The scheme is the 3-4, a defense not seen often in the NFL these days.
The Texans, however, think it's not so much the scheme as it is the team they are playing this Sunday in Foxborough, Mass.
The New England Patriots make the 3-4 defense, not the other way around.
"I really don't know," Texans offensive tackle Ephraim Salaam said when asked what makes the Patriots' 3-4 defense so effective. "In order to play the 3-4, you have to have outstanding outside linebackers, and New England has that.
"But it doesn't matter. It's just work, you know. They can line up in a 2-2-9, whatever you want to do. You still have to block it."
It might seem the Pats are in a 2-2-9 with 13 players sometimes. They are eighth overall in the NFL in defense (allowing 294.7 yards a game), but they are especially tough against the run, ranking No. 3 in the league (86.4). And their pass defense has allowed the fewest number of touchdown passes (nine) of anyone in the NFL.
The alignment does pose part of the problem. Only the Cowboys and Jets showed any 3-4 against the Texans this year, and only Dallas used it exclusively. The Texans lost both those games, including scoring a season-low six points against the Cowboys.
"It's a different defense," Salaam said. "Not every team runs it, so it brings up different problems in terms of blitzing and assignments for linebackers and defensive ends. Anything you don't see that much is difficult when you go up against it."
Quarterback David Carr thinks the only thing that matters is the personnel.
"It depends on the players," Carr said of the 3-4 defense. "They've got really good players. If you've got a (Vince) Wilfork (Pats nose tackle) in there, he's pretty impressive.
"He's playing a two-gap (technique) and it's like having two guys in there. You know he can play both gaps and their defense is freed up. When they do that, their defense is pretty impressive."
The Patriots' front line is impressive. Wilfork is joined by ends Ty Warren and All-Pro Richard Seymour. Warren, a 6-5, 300-pounder from Texas A&M, leads the team with 6.5 sacks and is tied for third on the team with 69 tackles.
Seymour is the headliner, though. He has gone to four straight Pro Bowls, a New England record for defensive linemen, and he creates problems everywhere.
Offensive coordinator Troy Calhoun also believes the 3-4 is only as good as the players it utilizes.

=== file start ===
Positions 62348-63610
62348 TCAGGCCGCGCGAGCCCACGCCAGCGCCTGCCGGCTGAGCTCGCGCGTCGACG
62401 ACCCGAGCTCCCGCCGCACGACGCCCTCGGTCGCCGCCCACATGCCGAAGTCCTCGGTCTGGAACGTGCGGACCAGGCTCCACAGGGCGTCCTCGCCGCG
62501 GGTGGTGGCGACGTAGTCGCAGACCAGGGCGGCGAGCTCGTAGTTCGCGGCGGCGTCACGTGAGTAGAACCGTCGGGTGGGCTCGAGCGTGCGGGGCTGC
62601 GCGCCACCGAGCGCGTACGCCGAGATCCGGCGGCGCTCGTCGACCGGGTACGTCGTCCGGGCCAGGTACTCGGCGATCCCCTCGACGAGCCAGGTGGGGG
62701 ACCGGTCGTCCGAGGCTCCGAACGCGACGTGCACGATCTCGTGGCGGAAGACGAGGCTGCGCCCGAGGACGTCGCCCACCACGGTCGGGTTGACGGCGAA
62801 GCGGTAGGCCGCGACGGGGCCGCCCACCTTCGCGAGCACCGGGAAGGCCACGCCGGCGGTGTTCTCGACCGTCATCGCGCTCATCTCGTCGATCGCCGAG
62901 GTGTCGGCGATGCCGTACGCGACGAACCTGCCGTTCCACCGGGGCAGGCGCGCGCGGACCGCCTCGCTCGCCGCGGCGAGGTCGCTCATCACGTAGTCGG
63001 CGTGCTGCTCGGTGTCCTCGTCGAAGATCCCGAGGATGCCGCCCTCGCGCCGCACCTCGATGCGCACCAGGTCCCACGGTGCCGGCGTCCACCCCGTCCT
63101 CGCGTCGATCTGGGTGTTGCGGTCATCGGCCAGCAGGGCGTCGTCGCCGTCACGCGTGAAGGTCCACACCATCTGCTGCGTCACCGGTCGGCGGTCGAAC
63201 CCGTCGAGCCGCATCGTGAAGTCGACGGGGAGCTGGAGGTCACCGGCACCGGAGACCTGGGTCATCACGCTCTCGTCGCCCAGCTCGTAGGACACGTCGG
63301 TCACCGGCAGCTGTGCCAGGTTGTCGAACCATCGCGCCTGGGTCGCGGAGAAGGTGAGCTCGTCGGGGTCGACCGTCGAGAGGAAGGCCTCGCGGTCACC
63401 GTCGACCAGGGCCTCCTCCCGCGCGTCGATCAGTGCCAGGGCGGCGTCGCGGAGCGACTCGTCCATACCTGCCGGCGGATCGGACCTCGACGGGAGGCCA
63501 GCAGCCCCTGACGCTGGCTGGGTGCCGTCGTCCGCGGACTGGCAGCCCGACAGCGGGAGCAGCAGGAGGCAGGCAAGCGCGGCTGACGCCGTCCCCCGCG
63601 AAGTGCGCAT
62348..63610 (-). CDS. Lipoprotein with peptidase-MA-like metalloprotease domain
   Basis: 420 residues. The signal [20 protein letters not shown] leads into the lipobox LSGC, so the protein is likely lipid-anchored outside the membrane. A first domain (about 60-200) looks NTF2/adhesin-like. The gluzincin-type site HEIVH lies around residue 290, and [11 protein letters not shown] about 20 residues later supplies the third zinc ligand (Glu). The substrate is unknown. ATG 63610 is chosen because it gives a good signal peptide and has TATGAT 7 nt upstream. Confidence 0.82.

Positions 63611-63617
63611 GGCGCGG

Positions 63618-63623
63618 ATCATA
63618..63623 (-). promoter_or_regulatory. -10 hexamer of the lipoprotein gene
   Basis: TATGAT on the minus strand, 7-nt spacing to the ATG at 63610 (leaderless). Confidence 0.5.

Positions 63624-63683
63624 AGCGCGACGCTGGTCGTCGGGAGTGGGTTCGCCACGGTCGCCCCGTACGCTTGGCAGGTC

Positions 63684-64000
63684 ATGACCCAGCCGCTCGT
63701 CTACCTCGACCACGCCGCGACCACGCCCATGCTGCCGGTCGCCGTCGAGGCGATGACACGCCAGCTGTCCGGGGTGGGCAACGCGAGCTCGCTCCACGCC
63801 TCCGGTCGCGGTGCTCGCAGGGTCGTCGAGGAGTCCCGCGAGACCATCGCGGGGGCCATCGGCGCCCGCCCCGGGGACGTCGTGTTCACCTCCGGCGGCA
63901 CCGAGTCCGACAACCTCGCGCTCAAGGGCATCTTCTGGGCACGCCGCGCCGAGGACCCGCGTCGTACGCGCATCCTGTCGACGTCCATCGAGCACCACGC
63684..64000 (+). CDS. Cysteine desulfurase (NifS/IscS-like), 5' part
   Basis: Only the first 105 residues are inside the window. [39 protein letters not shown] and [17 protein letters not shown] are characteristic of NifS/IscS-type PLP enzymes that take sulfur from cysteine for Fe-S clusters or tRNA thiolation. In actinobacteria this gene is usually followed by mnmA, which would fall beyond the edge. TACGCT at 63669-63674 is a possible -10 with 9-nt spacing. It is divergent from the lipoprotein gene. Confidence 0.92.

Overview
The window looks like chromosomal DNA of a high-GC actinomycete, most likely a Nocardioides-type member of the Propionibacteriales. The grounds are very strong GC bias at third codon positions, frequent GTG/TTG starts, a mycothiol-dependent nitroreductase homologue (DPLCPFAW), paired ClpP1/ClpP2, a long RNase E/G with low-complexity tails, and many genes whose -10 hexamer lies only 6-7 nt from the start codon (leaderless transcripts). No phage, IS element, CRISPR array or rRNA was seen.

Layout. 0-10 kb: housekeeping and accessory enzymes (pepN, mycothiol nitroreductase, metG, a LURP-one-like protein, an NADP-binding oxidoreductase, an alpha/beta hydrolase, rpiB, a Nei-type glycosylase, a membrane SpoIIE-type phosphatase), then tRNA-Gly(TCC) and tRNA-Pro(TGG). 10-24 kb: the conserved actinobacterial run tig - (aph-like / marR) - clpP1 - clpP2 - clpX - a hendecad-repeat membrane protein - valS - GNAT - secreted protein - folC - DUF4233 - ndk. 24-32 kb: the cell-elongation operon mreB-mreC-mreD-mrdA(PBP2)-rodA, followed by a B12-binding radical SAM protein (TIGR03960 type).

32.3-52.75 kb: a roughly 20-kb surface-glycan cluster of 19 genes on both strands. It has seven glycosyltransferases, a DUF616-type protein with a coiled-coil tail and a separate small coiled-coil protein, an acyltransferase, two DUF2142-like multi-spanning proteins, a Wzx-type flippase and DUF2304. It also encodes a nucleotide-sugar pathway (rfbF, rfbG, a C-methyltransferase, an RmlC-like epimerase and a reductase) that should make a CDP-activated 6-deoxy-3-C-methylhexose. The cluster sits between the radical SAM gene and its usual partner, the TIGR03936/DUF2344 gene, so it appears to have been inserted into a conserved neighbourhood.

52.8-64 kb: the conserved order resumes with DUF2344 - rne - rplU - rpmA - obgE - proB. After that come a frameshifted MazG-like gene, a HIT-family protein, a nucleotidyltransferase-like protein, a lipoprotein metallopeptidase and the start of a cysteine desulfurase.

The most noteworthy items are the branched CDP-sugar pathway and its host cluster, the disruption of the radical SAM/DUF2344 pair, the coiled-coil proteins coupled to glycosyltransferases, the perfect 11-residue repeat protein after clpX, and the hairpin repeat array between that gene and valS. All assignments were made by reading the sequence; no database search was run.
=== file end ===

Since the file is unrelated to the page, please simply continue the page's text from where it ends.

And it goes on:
"We faced it two other times," Calhoun said. "We saw it against Dallas and there are some similarities there. And with the Jets, too. It is a little bit unique and I think ultimately it still comes down to who's playing it.
"They've got the three interior guys who are really terrific football players. Seymour's outstanding. Wilfork, the nose guard, is hard to move. He makes you put two bodies on him every snap and as soon as you've got to put two guys on one, you're going to be short a hat. Then Ty Warren is playing very well, too."
Calhoun believes that powerful line is the key to this Patriots' defense.
"Those three interior guys gobble up a ton of space, just physically the way they use their hands and disengage," Calhoun said. "They don't give up movement even when it's a double team.
"And yet the impressive part of it is still the way they can transition into pass rushers on downs where they get a chance to widen out and head up the field. That's rare to find when you've got that kind of power and strength to hold the point yet still be that explosive off the ball."
](http://store.houstontexans.com/product/index.jsp?productId=1772606&cp=2237490&page=4&doVSearch=no&doVSearch=no&clickid=mainnavgeartxt&pageBucket=0&parentPage=family)Calhoun knows the Texans will have their hands full regardless of the scheme.
"It's an outstanding defense," he said. "They have very good size and great experience. It's a terrific scheme. They've got a good bit of background in their scheme, especially with their front seven.
"They do as good a job as anyone in football of being able to stop the run with only seven guys. It's extremely impressive."
It's not only the daunting run defense that concerns Calhoun.
"Coverage-wise they do a good job of keeping people off balance," he said. "It's a good group, just talent-wise it's good. Their whole approach system-wise, you can tell they've got a superb grasp of what they're doing."
But the Texans aren't dreaming up any wild schemes just for the 3-4 defense. Trying to change canoes in mid-stream is never a good idea. And besides, Houston fought the Pats to a standstill three years ago in Houston before falling only 23-20 in overtime.
"You work from week to week from a game-plan standpoint," Calhoun said. "You still have a system and a background that you draw upon. You can get to where you're a little bit too far outside the bounds and you hurt yourself.
"You've got to make sure you're doing things your guys have some experience doing. There's a time element, too. You get too many X's and O's and your O's don't move well enough."
So long as New England doesn't bring out that rare 2-2-9 scheme, the Texans should be all right.